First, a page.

• Sam26
    These things are not beliefs but intimate and inevitable elements of human experience.Janus

    I'm not sure how you came to that conclusion. If you note the first sentence, it's beliefs about these things, hands, mountains, trees, etc. So we have primitive beliefs (animal beliefs) that are shown in our actions. I'm specifically referring to prelinguistic beliefs or nonlinguistic beliefs.
  • Janus
    I think 'beliefs' which carries the connotation of judgement is a less apt way of talking about the primordial (animal) features of human experience than 'elements'.
  • Sam26
    For me it seems misleading to refer to the background, consisting of those things which are necessarily involved in our everyday lives. like hands, feet, legs, arms, ears, eyes, mouths, hills, valleys, mountains, rivers, lakes, oceans, fish, clouds, sun, stars, moon, human technology in all its forms, architecture, music, painting, poetry, philosophy to name but a few in a list of countless numbers, as a system of beliefs.Janus

    You're completely misunderstanding what I'm saying. You're not even close.
  • Janus
    You're completely misunderstanding what I'm saying. You're not even close.Sam26

    OK, so what exactly am I misunderstanding?
  • FrancisRay
    think your critique of Moore is a bit over the top.Sam26

    Perhaps you're right. I don't know him but am focusing on his argument about hands. If he cannot see the obvious flaws in this argument then I'm not tempted to read him.
  • Fooloso4
    The term 'hinge' occurs three times. The first:

    341. That is to say, the questions that we raise and our doubts depend on the fact that some
    propositions are exempt from doubt, are as it were like hinges on which those turn.

    Much of the discussion of hinges focuses on doubt and neglects the questions that we raise. He draws our attention to hinges not simply to address the problem of skepticism:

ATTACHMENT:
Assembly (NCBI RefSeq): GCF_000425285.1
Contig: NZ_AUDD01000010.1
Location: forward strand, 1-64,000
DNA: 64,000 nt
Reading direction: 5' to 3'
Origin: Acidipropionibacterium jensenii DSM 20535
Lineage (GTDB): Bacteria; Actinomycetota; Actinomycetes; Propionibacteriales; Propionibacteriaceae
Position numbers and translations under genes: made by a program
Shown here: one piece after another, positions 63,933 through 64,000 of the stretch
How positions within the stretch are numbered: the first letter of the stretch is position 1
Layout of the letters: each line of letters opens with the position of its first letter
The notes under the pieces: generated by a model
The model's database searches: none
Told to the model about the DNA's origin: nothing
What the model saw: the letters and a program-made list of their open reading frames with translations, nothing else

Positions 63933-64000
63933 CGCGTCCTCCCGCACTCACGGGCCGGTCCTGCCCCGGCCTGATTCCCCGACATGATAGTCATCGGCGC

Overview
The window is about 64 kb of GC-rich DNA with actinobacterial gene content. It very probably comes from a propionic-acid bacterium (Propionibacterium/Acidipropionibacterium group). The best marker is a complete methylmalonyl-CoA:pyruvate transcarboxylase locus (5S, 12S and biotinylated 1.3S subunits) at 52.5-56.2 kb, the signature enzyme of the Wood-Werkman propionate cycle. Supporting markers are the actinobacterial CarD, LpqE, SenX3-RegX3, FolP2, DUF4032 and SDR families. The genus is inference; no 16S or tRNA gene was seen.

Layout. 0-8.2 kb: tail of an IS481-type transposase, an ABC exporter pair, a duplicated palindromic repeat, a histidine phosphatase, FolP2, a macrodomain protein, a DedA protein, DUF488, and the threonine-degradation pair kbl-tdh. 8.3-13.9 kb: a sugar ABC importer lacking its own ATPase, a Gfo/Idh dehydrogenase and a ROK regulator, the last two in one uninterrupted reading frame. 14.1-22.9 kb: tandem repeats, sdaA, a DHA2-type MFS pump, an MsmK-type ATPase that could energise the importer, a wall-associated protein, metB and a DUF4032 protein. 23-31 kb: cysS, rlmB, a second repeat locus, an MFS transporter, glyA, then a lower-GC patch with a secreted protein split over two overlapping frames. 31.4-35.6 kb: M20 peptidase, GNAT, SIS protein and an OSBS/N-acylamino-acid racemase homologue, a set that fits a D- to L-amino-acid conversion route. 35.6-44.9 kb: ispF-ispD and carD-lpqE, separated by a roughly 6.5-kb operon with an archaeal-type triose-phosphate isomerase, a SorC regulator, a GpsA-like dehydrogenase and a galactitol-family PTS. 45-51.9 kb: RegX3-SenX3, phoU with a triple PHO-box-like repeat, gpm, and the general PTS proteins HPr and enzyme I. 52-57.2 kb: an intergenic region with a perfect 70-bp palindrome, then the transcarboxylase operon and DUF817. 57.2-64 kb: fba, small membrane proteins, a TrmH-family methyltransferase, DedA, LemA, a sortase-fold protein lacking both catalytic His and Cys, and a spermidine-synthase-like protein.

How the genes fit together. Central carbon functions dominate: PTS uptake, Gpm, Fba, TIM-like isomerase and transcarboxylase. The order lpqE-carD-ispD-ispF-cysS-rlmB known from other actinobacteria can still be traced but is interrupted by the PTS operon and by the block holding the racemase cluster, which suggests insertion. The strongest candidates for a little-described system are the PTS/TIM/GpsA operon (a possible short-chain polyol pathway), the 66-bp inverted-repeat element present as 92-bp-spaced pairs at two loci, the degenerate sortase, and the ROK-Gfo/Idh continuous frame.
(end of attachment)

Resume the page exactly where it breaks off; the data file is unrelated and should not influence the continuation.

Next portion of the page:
342. That is to say, it belongs to the logic of our scientific investigations that certain things are in deed not doubted.

    The idea of hinges replace the ideas of foundationalism.

    343. But it isn't that the situation is like this: We just can't investigate everything, and for that reason we are forced to rest content with assumption. If I want the door to turn, the hinges must stay put.

    The "door" is our investigations. Rather than resting on foundations they turn on hinges.

    Wittgenstein only gives us one example of a hinge:

    655. The mathematical proposition has, as it were officially, been given the stamp of
    incontestability. I.e.: "Dispute about other things; this is immovable - it is a hinge on which your
    dispute can turn."

    The mathematical hinge is not pre-linguistic. Neither are others:

    298. 'We are quite sure of it' does not mean just that every single person is certain of it, but that we belong to a community which is bound together by science and education.

    142. It is not single axioms that strike me as obvious, it is a system in which consequences and premises give one another mutual support.

    152. I do not explicitly learn the propositions that stand fast for me. I can discover them
    subsequently like the axis around which a body rotates. This axis is not fixed in the sense that
    anything holds it fast, but the movement around it determines its immobility.

    It is the movement of the work of the community bound together by science and education by which our propositions, beliefs, and knowledge are held fast. The axis is not timeless or immutable, but change is not piecemeal.

    305. Here once more there is needed a step like the one taken in relativity theory.
Add a Comment

Welcome to The Philosophy Forum!

Get involved in philosophical discussions about knowledge, truth, language, consciousness, science, politics, religion, logic and mathematics, art, history, and lots more. No ads, no clutter, and very little agreement — just fascinating conversations.